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Monday, 25 June 2018
Page: 6134

Dr LEIGH (Fenner) (12:34): I foreshadow at the outset that Labor will be supporting the Treasury Laws Amendment (Tax Integrity and Other Measures No. 2) Bill 2018, but we will be moving an amendment to the start date of schedule 3 in the consideration in detail stage. I will return later in my remarks to the precise reason for that. The Treasury Laws Amendment (Tax Integrity and Other Measures No. 2) Bill contains a series of tax integrity measures. Schedules 1 and 2 of the bill implement parts of the OECD's hybrid mismatch rules, which are designed to prevent entities that are liable to income tax in Australia from avoiding income tax or getting a double non-taxation benefit by exploiting differences in the tax treatment of entities and instruments across different countries.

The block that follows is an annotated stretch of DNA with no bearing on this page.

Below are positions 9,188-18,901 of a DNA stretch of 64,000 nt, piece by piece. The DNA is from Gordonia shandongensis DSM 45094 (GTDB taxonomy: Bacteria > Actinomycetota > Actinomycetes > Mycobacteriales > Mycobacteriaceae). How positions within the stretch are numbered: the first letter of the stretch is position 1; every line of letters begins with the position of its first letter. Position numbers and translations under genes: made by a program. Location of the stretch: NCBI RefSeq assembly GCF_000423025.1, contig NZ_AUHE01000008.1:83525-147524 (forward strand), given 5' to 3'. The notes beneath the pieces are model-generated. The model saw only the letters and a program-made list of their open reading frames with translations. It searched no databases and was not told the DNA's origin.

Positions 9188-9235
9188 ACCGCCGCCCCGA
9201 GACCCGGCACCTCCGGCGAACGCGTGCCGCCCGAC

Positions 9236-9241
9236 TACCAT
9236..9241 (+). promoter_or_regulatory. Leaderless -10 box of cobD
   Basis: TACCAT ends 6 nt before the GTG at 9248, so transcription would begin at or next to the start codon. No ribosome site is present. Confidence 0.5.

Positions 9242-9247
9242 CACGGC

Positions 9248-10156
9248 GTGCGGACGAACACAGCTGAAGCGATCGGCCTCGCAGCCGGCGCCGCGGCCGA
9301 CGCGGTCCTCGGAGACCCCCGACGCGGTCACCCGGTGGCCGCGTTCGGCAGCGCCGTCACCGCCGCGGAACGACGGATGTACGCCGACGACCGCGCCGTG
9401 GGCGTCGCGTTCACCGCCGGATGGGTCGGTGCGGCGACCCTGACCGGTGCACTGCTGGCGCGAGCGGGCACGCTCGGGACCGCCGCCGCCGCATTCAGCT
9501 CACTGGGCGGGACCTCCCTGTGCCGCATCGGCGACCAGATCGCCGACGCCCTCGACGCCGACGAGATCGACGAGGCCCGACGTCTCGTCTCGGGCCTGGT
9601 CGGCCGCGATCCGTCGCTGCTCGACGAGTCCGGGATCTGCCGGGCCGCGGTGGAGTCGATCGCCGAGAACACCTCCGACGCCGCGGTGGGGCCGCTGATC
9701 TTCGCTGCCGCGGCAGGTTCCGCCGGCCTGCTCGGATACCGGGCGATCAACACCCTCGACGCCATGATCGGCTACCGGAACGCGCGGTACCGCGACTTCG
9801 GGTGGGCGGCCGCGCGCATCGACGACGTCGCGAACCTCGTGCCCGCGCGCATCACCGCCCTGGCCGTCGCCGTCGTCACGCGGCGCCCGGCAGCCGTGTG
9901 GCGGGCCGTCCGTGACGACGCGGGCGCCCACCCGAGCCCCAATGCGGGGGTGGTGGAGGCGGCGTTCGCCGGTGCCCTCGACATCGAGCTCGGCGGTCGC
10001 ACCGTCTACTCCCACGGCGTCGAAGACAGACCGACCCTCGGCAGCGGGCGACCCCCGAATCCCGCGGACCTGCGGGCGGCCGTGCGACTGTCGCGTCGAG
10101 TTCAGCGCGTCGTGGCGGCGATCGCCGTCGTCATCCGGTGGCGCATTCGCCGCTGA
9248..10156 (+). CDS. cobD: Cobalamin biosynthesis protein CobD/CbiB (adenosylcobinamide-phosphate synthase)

As the explanatory memorandum notes, the new amendments:

limit the scope of the exemption for foreign branch income; and

prevent a deduction from arising for payments made by an Australian branch of a foreign bank to its head office in some circumstances.

They also:

deny imputation benefits on franked distributions made by an Australian corporate tax entity if all or part of the distribution gives rise to a foreign income tax deduction; and

prevent certain foreign equity distributions received, directly or indirectly, by an Australian corporate tax entity from being non-assessable non-exempt income if all or part of the distribution gives rise to a foreign income tax deduction.

Unfortunately, between announcing this measure and bringing it to the House, the government has missed its originally proposed implementation date of 1 July 2018. The implementation date is now a year later, 1 July 2019. As a consequence, revenue has potentially been lost, although, according to Treasury, the gain to revenue of this measure is unquantifiable.